How do we define the “ambiance” of a place? What causes specific environments to evoke different feelings? Are there consistent elements that define these ambiances, and is it possible to capture the qualities and characteristics?
This class will explore these questions by observing, quantifying, and attempting to measure different aspects of site-specific environments at Harvard. Students will explore and define different measurable and quantifiable strategies of capturing the unseen elements that define the feel of these different spaces.
Class discussions and projects will utilize the tension created by our natural inclination to detect and react to different ambiances, even though the environment’s characteristics may be difficult to deconstruct, analyze, and pinpoint. The class will look at current and historical examples and theories of psycho-geographical effects that can be tested, revealed, or measured with new technologies, and will work to quantify the different elements that contribute to the ambiance of these spaces. The class will learn the various ways of measuring and understanding these qualities through spatial sensing, mapping, creating and prototyping.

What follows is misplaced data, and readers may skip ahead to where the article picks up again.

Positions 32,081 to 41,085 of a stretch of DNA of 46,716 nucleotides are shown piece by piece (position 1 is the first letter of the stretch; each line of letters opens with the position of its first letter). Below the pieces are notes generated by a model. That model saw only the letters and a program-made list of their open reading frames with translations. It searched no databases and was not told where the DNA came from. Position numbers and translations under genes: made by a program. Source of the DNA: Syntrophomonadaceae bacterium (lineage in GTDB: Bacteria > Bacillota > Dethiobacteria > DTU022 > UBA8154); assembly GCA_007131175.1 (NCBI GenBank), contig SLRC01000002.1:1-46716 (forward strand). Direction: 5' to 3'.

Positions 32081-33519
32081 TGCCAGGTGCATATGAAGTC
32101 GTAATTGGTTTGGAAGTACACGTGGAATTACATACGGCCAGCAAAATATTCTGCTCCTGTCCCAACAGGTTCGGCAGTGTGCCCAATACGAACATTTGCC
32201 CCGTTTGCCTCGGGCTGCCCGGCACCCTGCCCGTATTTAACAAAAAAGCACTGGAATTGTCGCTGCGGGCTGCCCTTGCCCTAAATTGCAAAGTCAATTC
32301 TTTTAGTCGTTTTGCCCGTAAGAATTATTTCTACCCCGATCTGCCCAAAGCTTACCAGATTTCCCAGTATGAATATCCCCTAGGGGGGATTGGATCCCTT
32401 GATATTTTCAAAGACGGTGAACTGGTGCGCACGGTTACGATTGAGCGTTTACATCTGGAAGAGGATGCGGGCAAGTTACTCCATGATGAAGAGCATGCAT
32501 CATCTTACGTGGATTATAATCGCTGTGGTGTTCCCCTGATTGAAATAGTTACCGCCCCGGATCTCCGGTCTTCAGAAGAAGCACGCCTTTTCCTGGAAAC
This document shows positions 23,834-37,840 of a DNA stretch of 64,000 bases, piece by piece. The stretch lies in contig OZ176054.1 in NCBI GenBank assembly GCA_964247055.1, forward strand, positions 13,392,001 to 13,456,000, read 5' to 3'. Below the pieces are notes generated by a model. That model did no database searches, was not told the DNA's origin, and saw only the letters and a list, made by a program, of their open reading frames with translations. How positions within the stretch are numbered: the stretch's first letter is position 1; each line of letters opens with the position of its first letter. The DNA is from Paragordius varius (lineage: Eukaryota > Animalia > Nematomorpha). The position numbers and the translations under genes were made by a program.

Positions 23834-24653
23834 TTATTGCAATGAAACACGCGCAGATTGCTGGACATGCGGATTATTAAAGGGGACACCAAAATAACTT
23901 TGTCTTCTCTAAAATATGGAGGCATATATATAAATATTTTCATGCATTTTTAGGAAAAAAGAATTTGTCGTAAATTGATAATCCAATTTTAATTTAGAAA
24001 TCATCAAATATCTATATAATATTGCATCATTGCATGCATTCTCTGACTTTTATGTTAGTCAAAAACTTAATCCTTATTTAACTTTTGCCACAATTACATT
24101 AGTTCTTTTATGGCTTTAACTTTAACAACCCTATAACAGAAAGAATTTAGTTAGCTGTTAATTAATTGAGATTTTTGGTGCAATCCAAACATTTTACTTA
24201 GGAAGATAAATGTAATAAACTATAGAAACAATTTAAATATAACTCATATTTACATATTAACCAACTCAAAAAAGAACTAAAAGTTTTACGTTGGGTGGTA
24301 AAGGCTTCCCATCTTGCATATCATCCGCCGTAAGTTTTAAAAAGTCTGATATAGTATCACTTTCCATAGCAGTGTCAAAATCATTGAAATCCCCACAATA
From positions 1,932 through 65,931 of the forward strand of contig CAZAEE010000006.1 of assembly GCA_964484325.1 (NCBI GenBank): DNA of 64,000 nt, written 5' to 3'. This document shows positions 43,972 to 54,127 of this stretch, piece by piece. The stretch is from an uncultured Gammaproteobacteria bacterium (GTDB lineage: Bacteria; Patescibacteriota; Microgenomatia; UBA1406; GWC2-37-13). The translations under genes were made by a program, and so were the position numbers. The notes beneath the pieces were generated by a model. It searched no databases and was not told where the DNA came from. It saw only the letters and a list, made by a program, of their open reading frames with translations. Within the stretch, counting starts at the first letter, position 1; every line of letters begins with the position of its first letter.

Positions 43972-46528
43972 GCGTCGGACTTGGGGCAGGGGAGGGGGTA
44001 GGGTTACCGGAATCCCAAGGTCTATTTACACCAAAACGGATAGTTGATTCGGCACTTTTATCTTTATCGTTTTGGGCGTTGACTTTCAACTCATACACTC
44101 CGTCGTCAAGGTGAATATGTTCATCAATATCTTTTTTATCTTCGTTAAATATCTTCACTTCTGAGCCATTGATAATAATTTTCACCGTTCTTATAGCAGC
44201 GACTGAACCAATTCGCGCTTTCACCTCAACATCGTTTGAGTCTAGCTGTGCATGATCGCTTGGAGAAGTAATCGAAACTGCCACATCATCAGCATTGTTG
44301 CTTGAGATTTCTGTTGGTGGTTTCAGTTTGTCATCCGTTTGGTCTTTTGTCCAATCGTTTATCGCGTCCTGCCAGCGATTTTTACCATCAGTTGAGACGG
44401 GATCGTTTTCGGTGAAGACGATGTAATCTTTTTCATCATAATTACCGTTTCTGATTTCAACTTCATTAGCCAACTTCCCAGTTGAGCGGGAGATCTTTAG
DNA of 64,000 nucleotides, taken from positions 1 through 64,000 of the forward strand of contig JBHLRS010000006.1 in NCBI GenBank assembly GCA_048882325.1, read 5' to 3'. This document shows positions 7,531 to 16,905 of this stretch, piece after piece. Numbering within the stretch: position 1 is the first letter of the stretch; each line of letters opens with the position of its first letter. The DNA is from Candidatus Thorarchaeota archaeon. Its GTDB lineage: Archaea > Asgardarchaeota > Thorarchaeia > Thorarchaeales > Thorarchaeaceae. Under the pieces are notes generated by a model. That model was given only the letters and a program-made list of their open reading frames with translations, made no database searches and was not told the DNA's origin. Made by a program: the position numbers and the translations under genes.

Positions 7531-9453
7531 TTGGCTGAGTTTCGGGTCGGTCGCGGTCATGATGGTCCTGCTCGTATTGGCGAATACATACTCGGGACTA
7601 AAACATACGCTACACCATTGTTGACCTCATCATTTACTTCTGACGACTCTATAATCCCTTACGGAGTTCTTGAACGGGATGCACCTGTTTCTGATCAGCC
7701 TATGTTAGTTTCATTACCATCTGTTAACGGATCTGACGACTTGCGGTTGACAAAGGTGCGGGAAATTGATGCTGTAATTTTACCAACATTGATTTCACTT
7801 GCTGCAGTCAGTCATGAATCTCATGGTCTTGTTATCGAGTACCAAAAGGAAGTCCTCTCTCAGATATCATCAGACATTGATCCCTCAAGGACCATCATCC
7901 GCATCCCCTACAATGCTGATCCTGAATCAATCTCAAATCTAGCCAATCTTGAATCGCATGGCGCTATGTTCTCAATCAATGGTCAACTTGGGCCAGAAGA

The final project will involve the creation of site-specific installations, either individually or in groups, that reveal, augment, or represent the specific elements.
Class workshops will cover the following tools and skills based on project and individual group needs: Arduino (including input, output, making motions, and using devices to connect to the web), basic electronics, Ohm’s Law, potentiometers, capacitor charging, using a multimeter, Shopbot, scanning, printing, 3D toolpaths, using an oscilloscope, Solder, making simple boards, sending data to a computer for processing and display, wireless devices, Rx/Tx chip, Bluetooth.
No prerequisites are required.